I could feel my skin beginning to crawl as I waited in the drive thru. Drumming my fingers on the steering wheel, I could have kicked myself for letting myself get this hungry.
The day before I disappear for three days always seems to be filled with errands to run. No matter how diligent I am about staying caught up, there’s something I’ve left until the last minute and it ends up taking longer than it should.
Today, it was a trip to the post office and the bank. Mundane little things that wouldn’t have taken an hour between them any other time of the month but conspired together to take up my entire afternoon.
Instead of the late lunch I’d planned, I ended up in the drive-thru, waiting for the burger and fries that would tide me over until I made it out to the cabin.
Acres of empty space and elk to hunt would wash the rush hour traffic out of my soul for a few days and I’d come back human.
Until then, though, I was sitting in the world’s slowest drive through. Feeling the sun sinking over the horizon, teasing at dusk and sunset. The white moon taunts me from the sky, making my skin prickle with anticipation.
Finally, I make it to the window.
The girl with the headset is young and pretty. When she opens her mouth, I can tell that’s all she really has going for her.
“That’ll be fifteen seventy-five,” she chirps, holding her hand out.
“No it won’t,” I tell her.
“What? Oh! Right. Eight fifty,” she says, handing me a bag.
I hand her the card and sniff the bag. Something doesn’t smell right.
Absently reaching for the card, I open the bag with my food with one and and see my burger and a box for a pastry.
“Um, this isn’t what I ordered?” I hand the girl the box that says ‘pie’ in a funny script.
“Of course it is,” she smiles.
The sugary smell of pie permeates the bag, making me wrinkle my nose. “No, it’s really not. I ordered a burger and fries.”
“I gave you a burger and a pie,” she says, her pleasant face devoid of understanding.
“I ordered fries,” I tell her.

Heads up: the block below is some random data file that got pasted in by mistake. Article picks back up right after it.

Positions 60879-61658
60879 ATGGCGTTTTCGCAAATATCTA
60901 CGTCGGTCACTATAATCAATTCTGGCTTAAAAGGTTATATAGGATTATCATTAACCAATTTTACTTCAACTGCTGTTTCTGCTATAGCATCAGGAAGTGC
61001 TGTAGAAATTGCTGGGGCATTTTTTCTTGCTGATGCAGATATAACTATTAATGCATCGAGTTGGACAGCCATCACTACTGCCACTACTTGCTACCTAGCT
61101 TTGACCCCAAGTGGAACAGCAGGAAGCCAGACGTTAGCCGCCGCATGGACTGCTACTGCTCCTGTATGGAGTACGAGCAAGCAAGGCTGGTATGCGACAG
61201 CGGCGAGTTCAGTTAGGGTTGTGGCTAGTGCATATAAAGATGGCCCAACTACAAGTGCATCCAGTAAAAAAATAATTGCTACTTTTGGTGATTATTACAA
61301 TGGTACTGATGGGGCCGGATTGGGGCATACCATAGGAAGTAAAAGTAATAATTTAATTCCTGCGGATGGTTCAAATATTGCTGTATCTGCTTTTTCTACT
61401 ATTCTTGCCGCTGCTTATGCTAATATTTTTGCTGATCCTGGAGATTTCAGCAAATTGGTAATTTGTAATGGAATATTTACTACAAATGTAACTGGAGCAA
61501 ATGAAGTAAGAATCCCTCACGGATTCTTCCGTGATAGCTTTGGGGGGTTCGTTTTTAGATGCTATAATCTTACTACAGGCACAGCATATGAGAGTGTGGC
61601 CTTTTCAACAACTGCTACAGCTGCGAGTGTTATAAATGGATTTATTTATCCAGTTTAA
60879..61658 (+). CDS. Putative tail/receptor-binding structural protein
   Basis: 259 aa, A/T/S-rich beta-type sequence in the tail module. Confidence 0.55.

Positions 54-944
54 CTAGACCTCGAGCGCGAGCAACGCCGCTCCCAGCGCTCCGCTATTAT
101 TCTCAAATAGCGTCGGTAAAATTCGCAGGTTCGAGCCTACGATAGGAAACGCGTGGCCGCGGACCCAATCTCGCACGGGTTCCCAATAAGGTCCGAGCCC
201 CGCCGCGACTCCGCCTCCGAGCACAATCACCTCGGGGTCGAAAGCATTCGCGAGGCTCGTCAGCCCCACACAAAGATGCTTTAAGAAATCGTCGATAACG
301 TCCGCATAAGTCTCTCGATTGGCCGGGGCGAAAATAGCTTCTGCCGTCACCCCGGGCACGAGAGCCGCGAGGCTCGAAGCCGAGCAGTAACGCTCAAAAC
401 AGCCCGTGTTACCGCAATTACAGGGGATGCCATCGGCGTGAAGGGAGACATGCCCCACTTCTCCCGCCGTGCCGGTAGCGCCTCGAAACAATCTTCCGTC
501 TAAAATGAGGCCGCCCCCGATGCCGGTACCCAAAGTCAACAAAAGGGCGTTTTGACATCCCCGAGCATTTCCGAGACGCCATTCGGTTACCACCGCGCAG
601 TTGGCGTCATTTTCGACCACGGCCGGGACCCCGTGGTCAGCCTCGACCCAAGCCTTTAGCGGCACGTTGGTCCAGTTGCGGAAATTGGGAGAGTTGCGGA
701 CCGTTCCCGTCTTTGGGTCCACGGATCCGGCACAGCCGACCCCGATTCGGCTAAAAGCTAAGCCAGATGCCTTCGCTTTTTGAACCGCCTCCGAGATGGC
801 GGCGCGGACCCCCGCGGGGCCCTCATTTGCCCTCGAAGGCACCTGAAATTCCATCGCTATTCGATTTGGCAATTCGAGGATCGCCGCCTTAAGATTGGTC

“Oh, but don’t you like pie? It’s one of our best menu items.”
I rub my hand across my face, half-expecting to feel hair sprouting. My stomach is prodding the back of my spine, reminding me that I haven’t eaten all day.
“I’m sure it’s delicious but all I wanted was the burger and fries.”
“So you actually want the fries?” She asks, her smile finally gone. “Everybody else has wanted the pies.”
“You’re really pretty,” I say, feeling my voice getting lower.
“Thank you,” she beams.
“You’re, what, fifteen? Sixteen?” I’m trying to convince myself that she’s not worth it. I have a rule against harming kids which basically boils down to ‘Don’t’.
“Nope, I’m nineteen.”
I can feel my eyes change, the hair start to grow on my arms. “Is that so,” I say, my mouth widening until my teeth start to show. “All grown up.”
“Yep,” she says, handing me back the pie.
Snarling, I grab her arm and pull her forward. The indignant look on her face changes to fear as I take hold of her pretty neck and pull her into the truck.
She’s skinnier than I’d like with about as much actual meat as a chicken nugget but she smells better than the charred flesh in the take out bag.
I’m out of the drive thru before anybody can react, the girl in the seat next to me passed out in terror.
Weak, I think, shaking my head.
I promise myself to only have a snack.
Because she is pretty.
And if she survives tonight, she can join me for the next full moon.